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Author Topic: Ignition Noise in Honda Civic  (Read 3994 times)

Posts: 22


« on: November 07, 2003, 10:58:33 AM »

Here is the latest update on my escapades with the '99 Honda Civic LX. After bonding the hood to the chassis in two places (bypassing the hinges), installing Magnecor RFI reducing plug wires, replacing the spark plugs, grounding the engine block, and bonding the exhaust pipe to the frame, I had reduced the ignition noise just a little bit. A slightly larger improvement resulted from installing a Larsen NMO type mount in the center of the roof and dispensing with the magnetic mount. I suspect I have managed to reduce the noise by 10dB or so by doing all of this.

Unfortunately, I *still* have ignition noise (even in FM mode) across the 2m spectrum. The popping noise is heard, in particular, when the engine is idling and lessens somewhat when going at a higher speed. I can hear the popping even when listening to a repeater that is s8 or s9. Again I have checked to see that the noise is "radiated noise" by using a handheld inside the vehicle -- the same noise is heard by the handheld, although it is not physically connected to the electrical system of the car.

Fan motor noise is another issue that I will tackle later, and I think I know how to take care of that. Its just a bit of an ordeal getting to the fan motor to bypass the power leads -- so I want to cure the ignition issue first.

Any ideas on what to do next? I am thinking of trying different plugs now (Autolite Resistor plugs instead of the 'standard' NGK plugs sold by Honda which I initially installed). Are there other components in the ignition system that may fail causing the kind of problems I am seeing?

Help is very much appreciated.

Rush -- W4QA


Posts: 2

« Reply #1 on: November 28, 2003, 04:44:11 PM »

Hello Rush,
Here are a couple of suggestions that may be of help.

There is a "plastic" "dust shield" as Honda calls it that covers the ignition coil and igniter.  It fits below the rotor.  If this is missing ignition noise will result in the cars AM radio.  I have found that aftermarket caps, specifically Bosch, can also contribute to RFI.  Also check the connections on the ignition coil - phillips head screws- prone to corrosion, moisture seems to enter past a dried out cap gasket.  NGK or ND plugs are best in my experience.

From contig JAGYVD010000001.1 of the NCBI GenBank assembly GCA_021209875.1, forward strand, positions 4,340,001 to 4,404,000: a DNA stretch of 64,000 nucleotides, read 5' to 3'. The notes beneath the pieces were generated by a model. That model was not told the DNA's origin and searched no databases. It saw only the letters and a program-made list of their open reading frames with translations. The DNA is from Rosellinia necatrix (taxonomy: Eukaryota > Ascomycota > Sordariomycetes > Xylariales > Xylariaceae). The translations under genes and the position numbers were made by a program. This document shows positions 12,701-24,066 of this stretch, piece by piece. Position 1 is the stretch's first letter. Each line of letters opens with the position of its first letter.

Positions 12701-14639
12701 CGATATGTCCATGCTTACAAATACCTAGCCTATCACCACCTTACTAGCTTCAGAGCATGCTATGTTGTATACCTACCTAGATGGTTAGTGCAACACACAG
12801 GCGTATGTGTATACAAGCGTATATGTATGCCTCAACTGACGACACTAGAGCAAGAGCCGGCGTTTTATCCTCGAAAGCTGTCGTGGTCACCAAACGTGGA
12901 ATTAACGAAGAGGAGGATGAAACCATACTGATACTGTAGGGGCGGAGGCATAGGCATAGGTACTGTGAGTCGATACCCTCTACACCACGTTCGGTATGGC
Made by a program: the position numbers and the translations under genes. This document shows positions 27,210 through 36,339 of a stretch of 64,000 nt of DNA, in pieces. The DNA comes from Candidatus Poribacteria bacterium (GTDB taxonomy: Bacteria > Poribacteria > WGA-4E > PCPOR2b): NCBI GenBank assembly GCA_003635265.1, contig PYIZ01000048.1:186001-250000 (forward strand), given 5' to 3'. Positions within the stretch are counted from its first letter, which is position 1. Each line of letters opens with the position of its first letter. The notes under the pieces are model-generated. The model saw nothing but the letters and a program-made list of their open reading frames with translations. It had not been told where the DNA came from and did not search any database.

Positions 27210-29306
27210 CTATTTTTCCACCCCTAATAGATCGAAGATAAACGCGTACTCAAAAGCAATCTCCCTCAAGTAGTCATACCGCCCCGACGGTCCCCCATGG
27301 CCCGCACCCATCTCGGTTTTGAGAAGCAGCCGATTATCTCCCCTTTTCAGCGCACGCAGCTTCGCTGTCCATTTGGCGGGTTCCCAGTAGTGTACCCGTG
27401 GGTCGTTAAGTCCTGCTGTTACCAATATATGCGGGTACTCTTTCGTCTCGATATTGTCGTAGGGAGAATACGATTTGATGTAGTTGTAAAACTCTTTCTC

Another suggestion is to check the battery ground.  Follow the brown ground wire from the negative terminal, it makes a connection to the chassis below the battery which is susceptible to corrosion, especially if the battery is overfilled.  This gound wire also makes a connection to the transmission.  I've found it loose or not connected, especially on a manual transmission if the clutch has recently been changed.  There is also a ground wire from the chassis, behind and above the left headlight, that attaches to the valve cover or power steering bracket.  It also wouldn't hurt to check the ground connection at the thermostat housing - follow the lower radiator hose to the engine.

Good Luck

Posts: 41


« Reply #2 on: February 28, 2004, 05:22:39 PM »

I recently went through this nightmare with VHF/UHF suppression after a 50k tune-up was done on my '99 Jeep.  Noise was never a problem with my VHF/UHF equipment before the plugs, wires, rotor, and distributor cap were replaced by my dealer.  Following the tune-up, I heard strong ignition noise popping away on full scale repeaters.  I replaced the plugs (Champion suppressor equipped) with Autolite Resistor types, and the Mopar ignition wiring with Autolite Professional Series Suppression wiring.  Things seemed a little worse!  I then found the problem.  The distributor cap the dealer had installed during the tune-up was a cheap carbon button aluminum contact cap.  I replaced the rotor they installed and then the cap, with a brass fitting cap that uses a spring loaded brass bushing in the center and the noise was almost back to nothing.  I could still hear a bit of popping when accelerating, on moderate signals. I then went back to the Mopar wiring (it had twice the resistance per foot compared to the Autolite wire) and the noise dropped even further.  I finally went back to the Champion plugs and the noise dropped to close to zero, being heard only now and then on the very weakest signals.  I found the last step curious due to the fact that Champion seems to get very little respect from the automotive crowd.  From an RFI standpoint though, the Champion plugs use a solid state supressor rather than a carbon resistor, and it appears to do a much more thorough job of suppressing ignition noise.

I hope you are able to resolve your problem.  There is nothing worse than listening to ignition noise on a strong FM signal.

Good luck,

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